Researchers are warning that a drug increasingly being used to prevent cluster headaches can cause heart problems.
They say those people who take the drug verapamil for cluster headaches need to be closely monitored with electrocardiograms (EKGs) for potential development of irregular heartbeats.
The researchers from the National Hospital for Neurology and Neurosurgery in London, say the benefit of taking verapamil to alleviate the devastating pain of cluster headaches has to be balanced against the risk of causing a heart abnormality that could progress into a more serious problem.
Cluster headaches are a rare but severe form of headache that manifests as bouts of very severe pain, one or many times per day, for months at a time, usually followed by a period of remission.
Verapamil, a calcium-channel antagonist drug, is approved by the U.S. Food and Drug Administration for the treatment of cardiac arrhythmias and high blood pressure.
The medicine is typically given in doses of 180 to 240 milligrams per day to help ease hypertension.
Dr. Peter Goadsby, of professor of neurology at University College London carried out a review of the medical records of 217 patients with an average age of 44 who given verapamil to treat their cluster headaches, and found that 128 had undergone an EKG, 108 of which were available in the medical records.
At the outset the participants started taking the verapamil and were then given an EKG and an increase in the dosage of the drug every two weeks until the headaches were stopped or they started having side effects.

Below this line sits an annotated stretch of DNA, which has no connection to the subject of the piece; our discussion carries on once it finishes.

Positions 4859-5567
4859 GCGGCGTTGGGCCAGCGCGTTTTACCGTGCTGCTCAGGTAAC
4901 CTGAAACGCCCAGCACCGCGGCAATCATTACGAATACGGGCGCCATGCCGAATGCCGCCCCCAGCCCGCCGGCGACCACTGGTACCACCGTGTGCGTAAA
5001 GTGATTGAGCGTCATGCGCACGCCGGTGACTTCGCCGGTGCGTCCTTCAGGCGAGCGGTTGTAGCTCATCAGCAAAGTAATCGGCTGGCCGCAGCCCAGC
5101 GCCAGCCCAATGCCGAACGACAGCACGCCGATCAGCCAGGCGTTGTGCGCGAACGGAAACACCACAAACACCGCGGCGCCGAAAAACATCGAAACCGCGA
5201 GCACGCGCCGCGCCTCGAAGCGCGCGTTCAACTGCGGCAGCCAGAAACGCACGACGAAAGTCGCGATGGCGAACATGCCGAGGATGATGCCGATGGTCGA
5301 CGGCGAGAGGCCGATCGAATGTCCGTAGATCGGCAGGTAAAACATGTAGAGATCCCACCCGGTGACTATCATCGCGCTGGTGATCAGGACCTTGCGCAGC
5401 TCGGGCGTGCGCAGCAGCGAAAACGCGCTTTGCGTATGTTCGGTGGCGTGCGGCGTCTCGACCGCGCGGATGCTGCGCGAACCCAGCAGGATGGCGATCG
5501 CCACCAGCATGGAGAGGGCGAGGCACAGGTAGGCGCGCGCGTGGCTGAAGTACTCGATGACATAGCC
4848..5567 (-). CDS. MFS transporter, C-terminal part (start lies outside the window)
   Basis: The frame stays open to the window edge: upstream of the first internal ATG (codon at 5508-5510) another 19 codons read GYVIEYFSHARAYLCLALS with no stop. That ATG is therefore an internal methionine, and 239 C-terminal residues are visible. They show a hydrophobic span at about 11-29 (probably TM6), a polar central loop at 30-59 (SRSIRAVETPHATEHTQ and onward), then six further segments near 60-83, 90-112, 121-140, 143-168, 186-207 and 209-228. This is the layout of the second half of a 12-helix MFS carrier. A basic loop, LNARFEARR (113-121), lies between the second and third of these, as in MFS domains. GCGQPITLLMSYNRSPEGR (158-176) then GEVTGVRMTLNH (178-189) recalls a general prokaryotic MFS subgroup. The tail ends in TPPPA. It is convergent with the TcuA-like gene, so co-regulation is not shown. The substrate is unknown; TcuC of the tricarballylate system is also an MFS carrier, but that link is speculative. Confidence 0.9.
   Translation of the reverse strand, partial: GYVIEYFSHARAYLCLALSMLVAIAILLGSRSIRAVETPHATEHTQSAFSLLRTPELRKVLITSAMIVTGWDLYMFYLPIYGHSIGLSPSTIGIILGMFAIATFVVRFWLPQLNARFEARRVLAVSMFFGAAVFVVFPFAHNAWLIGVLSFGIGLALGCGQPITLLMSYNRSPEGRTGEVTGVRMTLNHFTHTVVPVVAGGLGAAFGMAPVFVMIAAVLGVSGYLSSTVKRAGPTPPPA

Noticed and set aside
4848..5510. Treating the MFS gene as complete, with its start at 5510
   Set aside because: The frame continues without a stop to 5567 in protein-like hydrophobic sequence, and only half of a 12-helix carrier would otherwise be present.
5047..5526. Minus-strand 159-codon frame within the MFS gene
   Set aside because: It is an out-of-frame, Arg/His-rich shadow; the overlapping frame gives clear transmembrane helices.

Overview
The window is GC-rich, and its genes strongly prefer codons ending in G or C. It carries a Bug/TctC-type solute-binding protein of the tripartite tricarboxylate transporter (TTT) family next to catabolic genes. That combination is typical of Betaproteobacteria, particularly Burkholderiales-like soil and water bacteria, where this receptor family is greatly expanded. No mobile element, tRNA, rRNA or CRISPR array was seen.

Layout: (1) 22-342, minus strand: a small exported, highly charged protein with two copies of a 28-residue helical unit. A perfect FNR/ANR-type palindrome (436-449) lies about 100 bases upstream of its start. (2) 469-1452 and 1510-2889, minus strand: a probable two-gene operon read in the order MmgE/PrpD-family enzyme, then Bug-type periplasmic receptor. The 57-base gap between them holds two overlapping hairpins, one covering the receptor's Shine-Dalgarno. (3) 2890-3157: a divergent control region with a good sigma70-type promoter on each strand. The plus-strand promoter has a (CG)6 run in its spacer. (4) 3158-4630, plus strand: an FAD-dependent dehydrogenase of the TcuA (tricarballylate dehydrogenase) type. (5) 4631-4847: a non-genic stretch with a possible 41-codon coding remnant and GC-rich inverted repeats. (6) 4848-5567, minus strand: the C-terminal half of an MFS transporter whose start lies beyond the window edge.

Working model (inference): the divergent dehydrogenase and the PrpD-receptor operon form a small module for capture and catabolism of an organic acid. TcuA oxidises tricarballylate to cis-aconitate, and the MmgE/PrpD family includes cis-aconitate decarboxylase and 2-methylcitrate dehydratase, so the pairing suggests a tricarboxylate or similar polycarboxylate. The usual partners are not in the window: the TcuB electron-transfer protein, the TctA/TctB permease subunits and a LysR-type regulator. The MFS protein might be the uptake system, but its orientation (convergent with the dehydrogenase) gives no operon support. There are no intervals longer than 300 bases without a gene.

A total of 21 patients, or 19 percent, had problems with the electrical activity of the heart, or irregular heartbeats, while taking the drug and although most cases were not considered serious, one person needed a permanent pacemaker due to the problem.
One in three (34 percent) developed non-cardiac side effects such as lethargy and constipation.
A total of 37 percent of the participants had slower than normal heart rates while on the drug, but the condition was severe enough to warrant stopping the use of the drug in only four cases.
Goadsby says those taking verapamil for cluster headaches should have regular EKGs but for the most part when a cardiac problem does arise, it will typically go away once the treatment is halted.
Cluster headache affects about 69 in every 100,000 people and men are six times more likely than women to be afflicted; the typical age of onset is around 30.
The study is published in the current issue of Neurology, the medical journal of the American Academy of Neurology.